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Denver Nuggets forward JaMychal Green (0) in the first half of an NBA basketball game Wednesday, Nov. 10, 2021, in Denver. (AP Photo/David Zalubowski)

JaMychal Green is looking for the happy medium between bringing fight to the Denver Nuggets and receiving fines for doing so.

Green received a technical foul, and the $2,000 fine that comes with it, after flinging Dallas guard Frank Ntilikina to the court in Monday’s game. Green said he was simply trying to get his arm free from Ntilikina’s grasp before some shoves were exchanged.

“I’m (going to) start walking away,” Green said Wednesday. “I’m losing too much money. Man, It’s crazy.”

That’s not going to be easy for Denver’s reserve power forward. Green said he’s been playing with the same intensity prior to his days at the University of Alabama, which started in 2008. It resurfaced again earlier this season when he and Utah Jazz reserve Hassan Whiteside were ejected in the final minutes of an Oct. 26 game.

“It’s just natural. I can’t really explain it,” Green said. “It’s like I black out and just react. It’s just always been my mentality coming up. I’ve always been an underdog, so I always had to fight for everything.”

That toughness is also a valuable intangible on this Nuggets’ roster and part of the reason the Nuggets re-signed Green on a two-year contract worth more than $16 million, according to coach Michael Malone.

“I respect JaMychal, how hard he plays,” Malone said. “I respect his toughness, and that’s one of the reasons that we wanted him back. Toughness is one of those intangibles that I think all teams need and there’s not enough of.”

Malone cited Paul Millsap standing up to Clippers forward Marcus Morris in the bubble playoffs, when the Nuggets came back from a 3-1 deficit, as an example of the value of toughness. Monte Morris, who played with Green in the second unit for most of last season, expanded on the value of Green’s intensity.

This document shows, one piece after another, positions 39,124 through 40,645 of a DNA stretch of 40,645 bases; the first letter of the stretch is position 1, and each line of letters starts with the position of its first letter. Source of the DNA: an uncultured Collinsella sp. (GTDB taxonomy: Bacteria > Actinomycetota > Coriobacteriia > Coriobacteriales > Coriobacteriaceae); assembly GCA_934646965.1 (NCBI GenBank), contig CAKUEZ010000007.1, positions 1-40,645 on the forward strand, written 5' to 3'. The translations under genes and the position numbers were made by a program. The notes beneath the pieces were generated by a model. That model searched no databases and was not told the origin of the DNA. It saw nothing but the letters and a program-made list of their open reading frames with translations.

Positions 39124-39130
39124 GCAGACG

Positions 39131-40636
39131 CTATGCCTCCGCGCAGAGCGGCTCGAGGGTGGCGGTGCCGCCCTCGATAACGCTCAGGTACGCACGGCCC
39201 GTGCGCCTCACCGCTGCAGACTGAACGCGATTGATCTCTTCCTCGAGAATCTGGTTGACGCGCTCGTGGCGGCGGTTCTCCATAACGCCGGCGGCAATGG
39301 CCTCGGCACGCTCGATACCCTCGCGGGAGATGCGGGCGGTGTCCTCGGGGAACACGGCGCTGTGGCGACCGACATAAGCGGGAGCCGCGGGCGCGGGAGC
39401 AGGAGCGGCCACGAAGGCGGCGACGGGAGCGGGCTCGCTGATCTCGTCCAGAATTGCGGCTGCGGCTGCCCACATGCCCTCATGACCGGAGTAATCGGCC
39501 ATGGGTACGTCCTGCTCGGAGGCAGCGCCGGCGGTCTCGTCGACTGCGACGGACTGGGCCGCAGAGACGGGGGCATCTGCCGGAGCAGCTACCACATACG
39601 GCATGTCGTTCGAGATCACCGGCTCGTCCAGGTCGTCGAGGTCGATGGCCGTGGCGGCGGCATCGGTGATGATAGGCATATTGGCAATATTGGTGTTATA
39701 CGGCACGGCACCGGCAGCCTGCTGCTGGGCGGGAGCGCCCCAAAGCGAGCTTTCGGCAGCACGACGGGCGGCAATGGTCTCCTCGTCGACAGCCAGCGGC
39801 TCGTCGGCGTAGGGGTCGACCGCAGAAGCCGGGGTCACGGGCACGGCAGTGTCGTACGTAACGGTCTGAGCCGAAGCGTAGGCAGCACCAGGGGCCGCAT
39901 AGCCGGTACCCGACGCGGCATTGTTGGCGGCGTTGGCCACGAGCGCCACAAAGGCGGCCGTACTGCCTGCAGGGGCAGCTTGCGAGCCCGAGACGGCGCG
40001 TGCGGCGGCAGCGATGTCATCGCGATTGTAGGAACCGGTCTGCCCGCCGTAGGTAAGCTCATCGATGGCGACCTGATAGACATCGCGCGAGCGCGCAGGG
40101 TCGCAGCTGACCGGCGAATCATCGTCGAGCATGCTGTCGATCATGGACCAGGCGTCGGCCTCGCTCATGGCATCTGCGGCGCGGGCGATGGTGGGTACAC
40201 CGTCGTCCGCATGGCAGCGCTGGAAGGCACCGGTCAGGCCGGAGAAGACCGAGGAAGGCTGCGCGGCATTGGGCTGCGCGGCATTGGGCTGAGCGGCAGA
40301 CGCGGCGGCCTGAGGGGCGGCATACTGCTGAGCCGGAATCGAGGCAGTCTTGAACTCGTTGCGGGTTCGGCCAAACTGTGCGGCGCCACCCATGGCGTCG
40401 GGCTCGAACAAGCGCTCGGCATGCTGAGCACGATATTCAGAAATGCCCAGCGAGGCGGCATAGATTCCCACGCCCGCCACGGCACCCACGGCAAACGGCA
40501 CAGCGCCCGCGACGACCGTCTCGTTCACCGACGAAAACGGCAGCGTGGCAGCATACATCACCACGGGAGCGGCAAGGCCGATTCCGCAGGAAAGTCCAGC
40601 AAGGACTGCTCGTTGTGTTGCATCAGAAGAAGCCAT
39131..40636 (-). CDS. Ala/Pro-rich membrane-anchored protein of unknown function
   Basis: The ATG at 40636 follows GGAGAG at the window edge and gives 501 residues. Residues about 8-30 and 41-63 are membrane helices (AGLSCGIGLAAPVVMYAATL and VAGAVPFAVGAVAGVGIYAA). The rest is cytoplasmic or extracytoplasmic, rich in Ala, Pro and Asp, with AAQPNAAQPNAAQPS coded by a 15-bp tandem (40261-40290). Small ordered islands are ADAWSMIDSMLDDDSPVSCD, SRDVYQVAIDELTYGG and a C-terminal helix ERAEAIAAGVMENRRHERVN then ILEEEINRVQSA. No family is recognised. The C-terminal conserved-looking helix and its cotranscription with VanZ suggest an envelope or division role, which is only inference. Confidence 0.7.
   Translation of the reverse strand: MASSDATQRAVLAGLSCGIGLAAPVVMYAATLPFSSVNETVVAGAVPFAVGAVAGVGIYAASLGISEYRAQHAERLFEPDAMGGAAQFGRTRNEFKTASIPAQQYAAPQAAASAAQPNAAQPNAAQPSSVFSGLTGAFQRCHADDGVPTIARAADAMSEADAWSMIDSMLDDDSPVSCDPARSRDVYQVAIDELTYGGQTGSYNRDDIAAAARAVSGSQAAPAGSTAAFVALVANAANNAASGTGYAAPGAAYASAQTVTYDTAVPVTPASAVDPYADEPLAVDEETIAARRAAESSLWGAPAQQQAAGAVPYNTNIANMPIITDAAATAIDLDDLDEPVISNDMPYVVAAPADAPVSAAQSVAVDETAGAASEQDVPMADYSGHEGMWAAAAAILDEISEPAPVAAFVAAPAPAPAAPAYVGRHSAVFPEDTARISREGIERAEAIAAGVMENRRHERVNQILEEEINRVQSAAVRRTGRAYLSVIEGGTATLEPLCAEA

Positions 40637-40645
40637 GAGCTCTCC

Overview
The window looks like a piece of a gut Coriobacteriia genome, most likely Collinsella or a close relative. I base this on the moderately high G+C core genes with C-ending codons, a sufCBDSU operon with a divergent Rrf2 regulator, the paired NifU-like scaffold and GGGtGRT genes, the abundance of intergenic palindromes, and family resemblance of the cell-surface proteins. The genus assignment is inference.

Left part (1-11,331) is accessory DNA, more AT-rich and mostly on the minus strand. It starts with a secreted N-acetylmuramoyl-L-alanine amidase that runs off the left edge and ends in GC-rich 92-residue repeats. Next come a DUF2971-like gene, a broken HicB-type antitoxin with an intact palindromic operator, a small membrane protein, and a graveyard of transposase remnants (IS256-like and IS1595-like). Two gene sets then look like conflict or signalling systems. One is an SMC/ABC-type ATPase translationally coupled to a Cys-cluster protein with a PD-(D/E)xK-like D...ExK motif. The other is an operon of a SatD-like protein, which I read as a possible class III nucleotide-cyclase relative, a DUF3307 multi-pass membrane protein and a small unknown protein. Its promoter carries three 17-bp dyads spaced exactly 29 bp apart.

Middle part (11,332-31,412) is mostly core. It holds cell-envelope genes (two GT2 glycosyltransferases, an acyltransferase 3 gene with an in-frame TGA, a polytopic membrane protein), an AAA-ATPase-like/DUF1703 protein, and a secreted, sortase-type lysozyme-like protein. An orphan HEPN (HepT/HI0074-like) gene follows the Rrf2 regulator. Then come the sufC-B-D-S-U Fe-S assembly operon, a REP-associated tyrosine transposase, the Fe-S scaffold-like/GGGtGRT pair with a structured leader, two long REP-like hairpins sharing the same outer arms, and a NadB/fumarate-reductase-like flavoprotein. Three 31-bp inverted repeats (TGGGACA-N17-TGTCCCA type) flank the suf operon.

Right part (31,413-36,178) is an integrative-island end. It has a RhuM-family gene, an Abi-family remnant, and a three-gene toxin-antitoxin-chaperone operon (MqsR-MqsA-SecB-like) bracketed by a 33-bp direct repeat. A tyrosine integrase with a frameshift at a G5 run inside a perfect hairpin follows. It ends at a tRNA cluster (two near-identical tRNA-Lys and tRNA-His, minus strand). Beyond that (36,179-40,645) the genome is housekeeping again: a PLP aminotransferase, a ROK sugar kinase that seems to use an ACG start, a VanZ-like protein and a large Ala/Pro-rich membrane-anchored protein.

“It just shows you he’s going to ride for us 110%. It gets us going. We know what we’re getting from J-Myke, and that’s toughness and grit and want to win. Every time he do that, it sparks us and gets our juices going,” Morris said before getting a joke in.

“He’s just got to stop getting techs.”

Green’s 3-point shooting was another reason the Nuggets brought him back, but shots haven’t fallen for the veteran forward in the first 14 games. After making 39.9% of his attempts from deep last year, Green’s mark is just under 20% to start the season. He expressed confidence his shots will fall and added he would rather go through a shooting slump early in the season than late. Until the shots start falling, the toughness can be a constant.

“Confrontation, it kind of excites me,” Green admitted. “It turns me up in the game ... I love it.”

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